Australian banking group Macquarie has cut the number of analysts it employs within its European division in response to MiFID II requirements forcing investors to pay for reports and analyst reports.
The move will see Macquarie reform its research coverage of around six key sector as a "handful" of analysts depart the firm, according to the Financial Times.
MiFID II, which came into force on 3 January, forces firms to unbundle the cost of broker research from other services, preventing the previously established practice of paying for research implicitly through trading commissions and business with the broker.
The regulation has seen fund managers cut the number of research providers they use, forcing the sell side to make their offerings more attractive, while managing costs to ensure research provision remains profitable.
Macquarie said on Monday (8 May) it would now focus its efforts around a core of six sectors: infrastructure and utilities, metals and mining, oil and gas, financials, disruptive technology and consumer and quantitative research.
The firm would not comment to the FT on whether it would bring its efforts in other areas to a close, whether there would be further job cuts or say how many people it employed in its European equities research division.
A person familiar with the plans, however, told the FT that there would be a "handful" of cuts.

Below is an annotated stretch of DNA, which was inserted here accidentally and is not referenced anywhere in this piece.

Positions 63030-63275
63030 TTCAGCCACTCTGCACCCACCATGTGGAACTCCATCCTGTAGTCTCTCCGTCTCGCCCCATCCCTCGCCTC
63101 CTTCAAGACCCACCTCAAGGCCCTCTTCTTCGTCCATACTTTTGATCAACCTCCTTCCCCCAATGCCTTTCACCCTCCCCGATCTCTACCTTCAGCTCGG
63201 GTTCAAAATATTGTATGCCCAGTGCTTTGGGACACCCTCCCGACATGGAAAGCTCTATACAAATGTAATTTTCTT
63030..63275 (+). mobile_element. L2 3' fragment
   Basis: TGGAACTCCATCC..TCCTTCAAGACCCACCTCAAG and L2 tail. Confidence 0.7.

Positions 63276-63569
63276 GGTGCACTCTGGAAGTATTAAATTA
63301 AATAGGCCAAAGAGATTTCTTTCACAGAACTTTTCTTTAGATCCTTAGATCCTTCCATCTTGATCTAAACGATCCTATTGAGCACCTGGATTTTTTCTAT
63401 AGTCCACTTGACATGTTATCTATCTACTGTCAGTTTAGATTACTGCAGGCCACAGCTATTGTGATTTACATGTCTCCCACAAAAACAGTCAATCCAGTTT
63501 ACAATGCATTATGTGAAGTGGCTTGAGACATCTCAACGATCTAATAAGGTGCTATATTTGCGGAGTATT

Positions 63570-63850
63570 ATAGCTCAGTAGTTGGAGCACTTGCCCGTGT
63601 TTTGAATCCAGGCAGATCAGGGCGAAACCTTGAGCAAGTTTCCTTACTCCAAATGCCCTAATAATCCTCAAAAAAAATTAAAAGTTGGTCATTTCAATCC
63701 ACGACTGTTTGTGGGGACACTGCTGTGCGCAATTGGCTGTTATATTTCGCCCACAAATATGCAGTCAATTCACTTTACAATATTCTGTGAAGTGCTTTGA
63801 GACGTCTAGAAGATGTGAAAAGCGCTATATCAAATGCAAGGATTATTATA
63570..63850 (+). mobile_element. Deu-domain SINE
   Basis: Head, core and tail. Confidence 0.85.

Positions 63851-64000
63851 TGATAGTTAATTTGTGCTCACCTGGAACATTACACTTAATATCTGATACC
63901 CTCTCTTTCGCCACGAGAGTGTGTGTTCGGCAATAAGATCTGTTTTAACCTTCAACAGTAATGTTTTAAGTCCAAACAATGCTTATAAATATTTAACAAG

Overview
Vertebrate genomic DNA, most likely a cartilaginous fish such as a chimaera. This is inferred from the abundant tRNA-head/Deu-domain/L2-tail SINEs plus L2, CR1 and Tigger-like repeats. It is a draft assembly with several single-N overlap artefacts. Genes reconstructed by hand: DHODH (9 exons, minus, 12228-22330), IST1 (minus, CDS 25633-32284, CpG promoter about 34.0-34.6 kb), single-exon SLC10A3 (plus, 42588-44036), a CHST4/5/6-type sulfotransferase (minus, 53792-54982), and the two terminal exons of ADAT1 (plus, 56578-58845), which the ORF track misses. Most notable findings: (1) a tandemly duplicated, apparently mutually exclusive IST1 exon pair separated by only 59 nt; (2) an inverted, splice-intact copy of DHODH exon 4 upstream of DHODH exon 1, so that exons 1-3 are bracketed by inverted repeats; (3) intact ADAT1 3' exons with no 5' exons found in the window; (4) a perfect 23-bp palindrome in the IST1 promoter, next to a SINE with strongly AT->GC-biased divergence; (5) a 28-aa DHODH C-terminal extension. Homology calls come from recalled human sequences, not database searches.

However, Macquarie said it had also hired Hari Sivakumaran, who will cover European banks, and Royal Bank of Canada's Peter Lenardos as its head of financials research.
Meanwhile, Sreedhar Mahamkali and Guy Peddy were named as co-heads of the newly formed disruptive technology and consumer team, which the firm said would provide "unique insights on how technology and new disrupters impact established formats across retail, media and telecommunications — a fast-moving topic that investors are keen to explore".
Shai Hill, Macquarie's head of European research said: "The latest developments in our team not only reflect our commitment to our European research business but most importantly ensuring that our clients receive the benefits of Macquarie's global perspective in the specialist, dynamic sectors they are interested in."
Nomura remains the only major bank to have scrapped European equities research efforts as a result of MiFID II, having made the decision in 2016, and has indicated it could also pull out of US research, as the rules begin to have a global impact.
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